Finally, the Times Mirror Company is controlled by the Chandler family with much of its stock owned by the Chandis Securities Company. The second largest holder of Times Mirror stock is the Mormon Church, whose media holdings are well-known. See John Poole Broadcasting Co., Inc., 16 F.C.C. 2d 458, 460 (1969). The Mormon Church's 600,000 shares of Times Mirror represent slightly more than a 4% ownership interest. I believe the majority should explain how the public interest is served by this cross-ownership situation, especially in view of the greatly increased holdings Times Mirror has now acquired.

 

B. KRLD-AM and KRLD-FM

According to the majority (at par. 4), KRLD Corp. will receive both KRLD-AM and KRLD-FM, "subject to our new multiple ownership rules." Elsewhere the majority states (at par. 18) that KRLD-AM will "eventually" be separated from KRLD-FM. When? In actual fact, the majority has sanctioned the package transfer of KRLD-AM-FM, in violation of our newly adopted one-to-a-market rules, without attempting to justify this rule waiver, or even specify a deadline by which time the division of the two facilities must be completed. Even the best of Commission rules are worthless where the Commission lacks the will to enforce them.

The sale price for KRLD-AM and KRLD-FM was $6,750,000. This substantial amount should dispel any question whether KRLD-AM and KRLD-FM are so financially insecure that they can only be operated in tandem. No party during the transfer proceedings has claimed that the AM-FM combination cannot be dissolved. Why then is the majority so eager to do the applicant's bidding?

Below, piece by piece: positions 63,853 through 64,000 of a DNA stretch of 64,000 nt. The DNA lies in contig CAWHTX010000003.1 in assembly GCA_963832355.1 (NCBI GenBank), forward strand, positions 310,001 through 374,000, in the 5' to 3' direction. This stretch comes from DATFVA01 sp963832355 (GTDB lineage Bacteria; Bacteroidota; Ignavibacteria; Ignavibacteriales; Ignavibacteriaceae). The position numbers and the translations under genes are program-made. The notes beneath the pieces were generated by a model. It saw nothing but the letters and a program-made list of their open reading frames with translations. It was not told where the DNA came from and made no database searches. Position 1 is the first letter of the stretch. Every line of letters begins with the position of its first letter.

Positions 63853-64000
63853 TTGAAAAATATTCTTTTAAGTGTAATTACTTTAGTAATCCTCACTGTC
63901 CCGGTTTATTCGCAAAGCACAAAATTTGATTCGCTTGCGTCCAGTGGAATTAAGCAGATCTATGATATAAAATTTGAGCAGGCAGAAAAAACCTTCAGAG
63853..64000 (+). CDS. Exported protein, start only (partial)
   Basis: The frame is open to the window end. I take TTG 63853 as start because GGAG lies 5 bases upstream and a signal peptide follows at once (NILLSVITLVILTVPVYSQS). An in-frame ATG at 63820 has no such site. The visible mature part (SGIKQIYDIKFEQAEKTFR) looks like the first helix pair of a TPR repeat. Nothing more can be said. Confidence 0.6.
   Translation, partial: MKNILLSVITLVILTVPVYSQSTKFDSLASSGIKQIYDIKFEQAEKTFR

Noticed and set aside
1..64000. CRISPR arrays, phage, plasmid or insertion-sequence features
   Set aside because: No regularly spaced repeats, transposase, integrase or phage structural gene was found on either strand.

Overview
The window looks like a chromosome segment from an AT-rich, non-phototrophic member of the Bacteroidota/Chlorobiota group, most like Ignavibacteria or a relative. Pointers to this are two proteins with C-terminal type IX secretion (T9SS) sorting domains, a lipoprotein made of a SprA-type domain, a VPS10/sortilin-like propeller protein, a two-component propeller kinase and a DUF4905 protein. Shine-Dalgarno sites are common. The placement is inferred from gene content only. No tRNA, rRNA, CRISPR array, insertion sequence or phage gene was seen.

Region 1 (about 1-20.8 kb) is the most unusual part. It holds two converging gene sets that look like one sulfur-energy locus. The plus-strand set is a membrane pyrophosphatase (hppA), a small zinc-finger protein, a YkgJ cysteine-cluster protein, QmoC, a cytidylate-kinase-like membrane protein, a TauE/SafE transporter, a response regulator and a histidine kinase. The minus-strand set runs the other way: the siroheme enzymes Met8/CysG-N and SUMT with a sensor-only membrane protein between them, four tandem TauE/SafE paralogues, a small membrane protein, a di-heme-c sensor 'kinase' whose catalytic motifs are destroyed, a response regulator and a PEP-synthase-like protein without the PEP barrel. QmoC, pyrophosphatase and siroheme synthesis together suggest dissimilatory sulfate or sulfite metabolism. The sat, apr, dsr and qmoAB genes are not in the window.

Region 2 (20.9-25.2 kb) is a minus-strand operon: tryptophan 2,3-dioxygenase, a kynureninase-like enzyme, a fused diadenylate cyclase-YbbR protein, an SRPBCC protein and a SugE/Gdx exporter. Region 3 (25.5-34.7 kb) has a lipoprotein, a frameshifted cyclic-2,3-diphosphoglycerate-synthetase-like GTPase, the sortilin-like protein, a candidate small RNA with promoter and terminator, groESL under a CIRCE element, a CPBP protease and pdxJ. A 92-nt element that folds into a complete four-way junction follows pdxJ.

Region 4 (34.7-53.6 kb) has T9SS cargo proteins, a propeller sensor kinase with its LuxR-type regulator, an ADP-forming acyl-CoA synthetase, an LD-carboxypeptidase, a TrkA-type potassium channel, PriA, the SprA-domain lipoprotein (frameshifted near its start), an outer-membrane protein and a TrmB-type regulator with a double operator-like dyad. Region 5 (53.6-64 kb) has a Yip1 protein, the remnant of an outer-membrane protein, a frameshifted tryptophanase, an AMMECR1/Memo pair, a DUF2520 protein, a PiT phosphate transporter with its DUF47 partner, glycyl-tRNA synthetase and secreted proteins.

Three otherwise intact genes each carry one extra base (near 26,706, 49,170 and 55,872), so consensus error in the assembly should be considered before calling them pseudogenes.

KRLD-FM duplicates the programming of KRLD-AM 45.7% of the time. This means that the Dallas-Ft. Worth area listeners receive service, in effect, from only one-and-a-half stations. Not only are listeners deprived of the programming diversity that often flows from separate ownership and management, but they even lose the benefit of full and separate programming schedules from two commonly-owned stations.

The Commission has been given no justification for even a temporary continuation of joint KRLD-AM-FM operation and ownership. I would have denied the transfer application until the licensee had obtained separate purchasers for KRLD-AM and KRLD-FM. The majority's reluctance to specify a deadline by which KRLD Corp. must divest itself of either the AM or the FM suggests a "benign neglect" toward Commission rules. One wonders how seriously our newly adopted one-to-a-market rules will be enforced given the majority's cavalier attitude toward "law-n-order" in its own rules. n45